It was touch and go whether Rolo would survive when he was rescued by the RSPCA - but he’s come a long way…!
When the RSPCA plucked 30 dogs and puppies from an “appalling” puppy farm in Essex just weeks before Christmas, many of the survivors were in a terrible way.
RSPCA inspectors went into the South Ockenden puppy farm in December 2013, removing three adult dogs and three litters all thought to have been bred for the Christmas market.
The dogs - a mix of cocker spaniel cross poodles and springer spaniel cross poodles - were taken to the RSPCA’s Essex South, Southend & District branch nearby for rehabilitation and rehoming.
Branch trustee and dog rehoming coordinator Kathy Butler said: “The litter came in around Christmas time. They were unsold and had been living outside in sheds and barns, many in appalling condition. In fact, little Rolo (pictured) almost didn't make it.
“One of the nurses at the vets fostered him to give him round-the-clock care and, thankfully, he pulled through.”
When little Rolo was 12-weeks-old he went to live with Claire Dean, her husband and her two sons - 13-year-old Robin and Oliver, 19 - in Southend-on-Sea.
“If it hadn’t have been for the RSPCA taking these dogs in, I’m sure Rolo would have died,” Claire, 53, said. “Two of his siblings had already died of E.coli and he was so ill.
“He was fostered for a week over Christmas by one of the lovely vet nurses and we collected him on 2 January 2014 - although he was much better he still weighed only 2.5kg and needed much more TLC.”
Now, aged four, Rolo is the picture of health and happiness. And, after being rescued and given a second chance at life, the crossbreed is now giving something back via Pets As Therapy (PAT).
Copywriter Claire added: “He is now completely well, thriving, a bundle of fluffy joy and such a sweet-natured fellow.
“He absolutely loves to say hello to everyone and nearly every dog. It’s funny, when on a free run, he always says hello to the owner as well as the dog.
“As a dog, he is very friendly, fun, clever and professional – he knows when he is working and how to behave.
“But when not at work, he can be a mischievous boy, but also extremely funny! He is a ball thief – in fact he will steal anything that is clothing, footwear or cushions, and if the back door is open will trot out in front of you, with whatever he has taken, hoping for a chase!”
But he also has his serious side. Rolo visits Southend University Hospital every week as a PAT dog, helping patients through extremely difficult times in their lives.
Claire, who is also a volunteer for Guide Dogs, explained: “Even before we ever had a dog, I remember saying to a friend that if we ever were lucky enough to have our own dog, then I would love to share, knowing how much joy they bring, by doing PAT. And so I did!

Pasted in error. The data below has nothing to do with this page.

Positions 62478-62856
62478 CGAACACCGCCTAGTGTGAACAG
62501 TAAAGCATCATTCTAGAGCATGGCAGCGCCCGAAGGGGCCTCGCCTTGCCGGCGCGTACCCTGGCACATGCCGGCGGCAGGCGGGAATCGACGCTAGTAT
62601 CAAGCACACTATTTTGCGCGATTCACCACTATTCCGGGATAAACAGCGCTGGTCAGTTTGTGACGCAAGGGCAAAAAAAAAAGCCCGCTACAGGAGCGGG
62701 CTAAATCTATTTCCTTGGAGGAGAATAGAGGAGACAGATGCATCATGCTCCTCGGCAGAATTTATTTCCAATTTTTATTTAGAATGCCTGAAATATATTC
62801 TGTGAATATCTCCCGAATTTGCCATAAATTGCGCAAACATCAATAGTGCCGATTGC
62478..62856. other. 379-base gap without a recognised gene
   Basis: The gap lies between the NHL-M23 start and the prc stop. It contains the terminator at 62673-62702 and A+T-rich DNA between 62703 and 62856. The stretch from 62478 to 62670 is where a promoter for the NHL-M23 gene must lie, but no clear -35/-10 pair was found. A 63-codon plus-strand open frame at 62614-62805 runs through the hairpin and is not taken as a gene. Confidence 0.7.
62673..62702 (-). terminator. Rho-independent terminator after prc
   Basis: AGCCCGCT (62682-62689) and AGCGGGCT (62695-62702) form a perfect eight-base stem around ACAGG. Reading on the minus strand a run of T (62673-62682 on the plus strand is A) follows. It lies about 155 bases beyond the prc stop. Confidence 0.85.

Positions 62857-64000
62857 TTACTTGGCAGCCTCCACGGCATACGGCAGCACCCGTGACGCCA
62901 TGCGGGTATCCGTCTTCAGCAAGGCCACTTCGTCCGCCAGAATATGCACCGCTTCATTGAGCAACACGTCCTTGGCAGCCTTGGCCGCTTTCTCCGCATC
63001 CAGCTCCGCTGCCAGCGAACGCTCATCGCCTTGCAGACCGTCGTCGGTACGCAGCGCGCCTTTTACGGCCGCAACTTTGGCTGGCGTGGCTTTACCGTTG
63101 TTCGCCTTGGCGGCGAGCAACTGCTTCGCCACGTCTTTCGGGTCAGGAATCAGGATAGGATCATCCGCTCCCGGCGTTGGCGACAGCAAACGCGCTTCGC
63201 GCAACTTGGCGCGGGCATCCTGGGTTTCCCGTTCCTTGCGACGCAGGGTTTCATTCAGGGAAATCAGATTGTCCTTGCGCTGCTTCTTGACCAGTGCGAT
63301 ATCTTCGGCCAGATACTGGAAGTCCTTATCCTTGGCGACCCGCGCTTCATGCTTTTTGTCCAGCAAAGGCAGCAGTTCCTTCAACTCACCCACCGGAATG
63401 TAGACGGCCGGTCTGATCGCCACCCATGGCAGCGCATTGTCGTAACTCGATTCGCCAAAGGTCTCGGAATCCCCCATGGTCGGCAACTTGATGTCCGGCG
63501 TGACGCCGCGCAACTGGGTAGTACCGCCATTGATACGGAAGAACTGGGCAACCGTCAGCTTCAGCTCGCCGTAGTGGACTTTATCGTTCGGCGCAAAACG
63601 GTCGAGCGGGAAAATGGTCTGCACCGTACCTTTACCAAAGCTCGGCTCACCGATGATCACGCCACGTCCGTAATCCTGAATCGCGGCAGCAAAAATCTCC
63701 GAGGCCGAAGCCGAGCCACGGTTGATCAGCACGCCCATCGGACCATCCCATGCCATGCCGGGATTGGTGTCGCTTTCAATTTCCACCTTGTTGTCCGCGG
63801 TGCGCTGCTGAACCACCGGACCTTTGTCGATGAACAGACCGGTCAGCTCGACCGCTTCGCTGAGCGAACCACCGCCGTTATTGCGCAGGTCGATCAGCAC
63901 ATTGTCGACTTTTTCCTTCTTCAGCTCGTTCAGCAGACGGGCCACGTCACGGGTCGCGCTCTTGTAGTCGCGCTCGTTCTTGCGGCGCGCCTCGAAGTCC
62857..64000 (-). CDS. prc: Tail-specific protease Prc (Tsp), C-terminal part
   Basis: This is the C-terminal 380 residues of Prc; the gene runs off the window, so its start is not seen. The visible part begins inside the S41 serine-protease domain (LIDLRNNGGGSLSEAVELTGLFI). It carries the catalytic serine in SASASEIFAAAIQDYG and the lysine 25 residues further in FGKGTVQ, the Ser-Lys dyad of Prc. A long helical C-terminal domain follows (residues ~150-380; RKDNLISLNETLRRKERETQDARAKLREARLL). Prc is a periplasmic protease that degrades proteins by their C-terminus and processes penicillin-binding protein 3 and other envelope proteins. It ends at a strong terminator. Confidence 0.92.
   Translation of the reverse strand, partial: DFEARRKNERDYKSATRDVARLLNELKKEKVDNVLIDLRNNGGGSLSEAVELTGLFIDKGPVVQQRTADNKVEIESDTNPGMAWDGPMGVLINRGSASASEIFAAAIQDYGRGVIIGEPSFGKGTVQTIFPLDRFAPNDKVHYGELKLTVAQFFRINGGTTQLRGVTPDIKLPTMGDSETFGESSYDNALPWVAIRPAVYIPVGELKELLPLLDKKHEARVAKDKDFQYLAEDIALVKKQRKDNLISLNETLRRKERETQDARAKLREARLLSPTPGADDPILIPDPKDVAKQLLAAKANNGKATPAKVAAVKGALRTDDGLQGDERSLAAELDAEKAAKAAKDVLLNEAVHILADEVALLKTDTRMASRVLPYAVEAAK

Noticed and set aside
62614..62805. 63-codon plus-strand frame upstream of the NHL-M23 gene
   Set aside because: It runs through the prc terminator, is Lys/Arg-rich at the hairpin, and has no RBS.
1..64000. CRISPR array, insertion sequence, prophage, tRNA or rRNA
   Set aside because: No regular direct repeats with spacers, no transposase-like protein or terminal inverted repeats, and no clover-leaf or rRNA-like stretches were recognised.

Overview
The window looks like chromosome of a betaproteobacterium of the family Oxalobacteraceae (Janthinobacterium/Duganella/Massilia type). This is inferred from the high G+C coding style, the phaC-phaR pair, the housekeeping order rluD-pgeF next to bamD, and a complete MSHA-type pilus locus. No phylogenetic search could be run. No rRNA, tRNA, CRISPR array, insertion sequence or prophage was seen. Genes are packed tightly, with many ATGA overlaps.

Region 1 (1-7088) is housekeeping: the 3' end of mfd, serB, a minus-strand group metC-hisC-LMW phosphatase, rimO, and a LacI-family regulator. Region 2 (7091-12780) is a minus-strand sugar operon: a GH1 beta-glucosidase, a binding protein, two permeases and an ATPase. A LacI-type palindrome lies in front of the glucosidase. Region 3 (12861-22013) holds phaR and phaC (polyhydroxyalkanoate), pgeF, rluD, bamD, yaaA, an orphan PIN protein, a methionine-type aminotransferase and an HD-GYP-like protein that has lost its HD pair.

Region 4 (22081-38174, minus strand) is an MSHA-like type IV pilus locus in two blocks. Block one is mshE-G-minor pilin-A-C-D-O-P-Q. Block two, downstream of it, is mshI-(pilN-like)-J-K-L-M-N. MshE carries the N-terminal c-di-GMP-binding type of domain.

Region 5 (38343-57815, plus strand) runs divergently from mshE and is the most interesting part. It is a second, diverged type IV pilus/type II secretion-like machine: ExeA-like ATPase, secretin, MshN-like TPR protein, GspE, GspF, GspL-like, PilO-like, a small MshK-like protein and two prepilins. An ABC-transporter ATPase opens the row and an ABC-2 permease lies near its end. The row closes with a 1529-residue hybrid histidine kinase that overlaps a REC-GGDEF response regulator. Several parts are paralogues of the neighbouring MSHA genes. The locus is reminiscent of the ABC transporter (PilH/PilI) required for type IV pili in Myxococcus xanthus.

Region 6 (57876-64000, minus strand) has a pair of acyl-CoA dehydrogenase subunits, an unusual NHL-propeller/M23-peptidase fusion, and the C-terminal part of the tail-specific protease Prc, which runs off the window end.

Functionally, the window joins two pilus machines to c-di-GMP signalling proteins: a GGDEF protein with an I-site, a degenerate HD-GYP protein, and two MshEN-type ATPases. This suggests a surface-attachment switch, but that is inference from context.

“Rolo (and I) go to Southend University Hospital every week. We have been visiting the Oncology Ward, Elizabeth Loury, for more than two and a half years and the Neptune (Children’s) Ward for 14 months – in fact we are the first and only dog partnership allowed in the children’s ward - I feel very flattered!
“Sometimes we go to one of the stroke wards, depending on time, but we always go to visit specific patients, if asked, wherever they are in the hospital, no matter how long we have been there.
“It can take some time to get to where we are actually planning to go because of people wanting to stroke Rolo and talk to him, as they see him along the corridors. Many people are surprised to see a dog in the hospital. Rolo goes up to the patients and is just incredibly friendly…and calm.
“Rolo also lifts the mood of visitors and most definitely the staff - and has become quite well known now in the hospital. It is very special to hear if patients have been talking about Rolo and asking when he is coming in next.”
Deborah Dow, CEO of PAT, said: “We’re so proud of all of our volunteers, without whom PAT wouldn’t exist. However, when you've had a tough start in life and you go on to bring joy and comfort to so many people’s lives - it’s a wonderful thing.
“Well done Claire and Rolo. You’re both inspiring examples of what volunteering with PAT is all about.”
As well as his incredible work at the hospital, Rolo has also taken part in the Read2Dogs scheme at a local primary school, visits residents at a nearby care home, and attended a talk at a school as an ambassador for the RSPCA to thank the children for choosing to support the charity’s work. Claire and Rolo (pictured) were also given an award for their volunteer community work.
Kathy added: “I’m incredibly proud of Rolo and how far he’s come. When we saw that little bundle of fluff being carried out of that horrendous place, so weak and vulnerable, I’d never have believed he could be doing something like this just a few years later.
“He’s a wonderful example of what rescue dogs can achieve when they’re in the right environment with a loving family - and when they’re given the opportunity to be themselves.
“I’d like to thank Claire for giving Rolo such a wonderful life and for giving him a purpose.”
This winter, the RSPCA expects to receive 2,000 calls a day about animals who, just like Rolo as a puppy, are in desperate need at Christmas time. To make sure the RSPCA can help many more dogs like Rolo this festive season, please make a donation to the RSPCA’s Kindness at Christmas Appeal by visiting www.rspca.org.uk/winterappeal.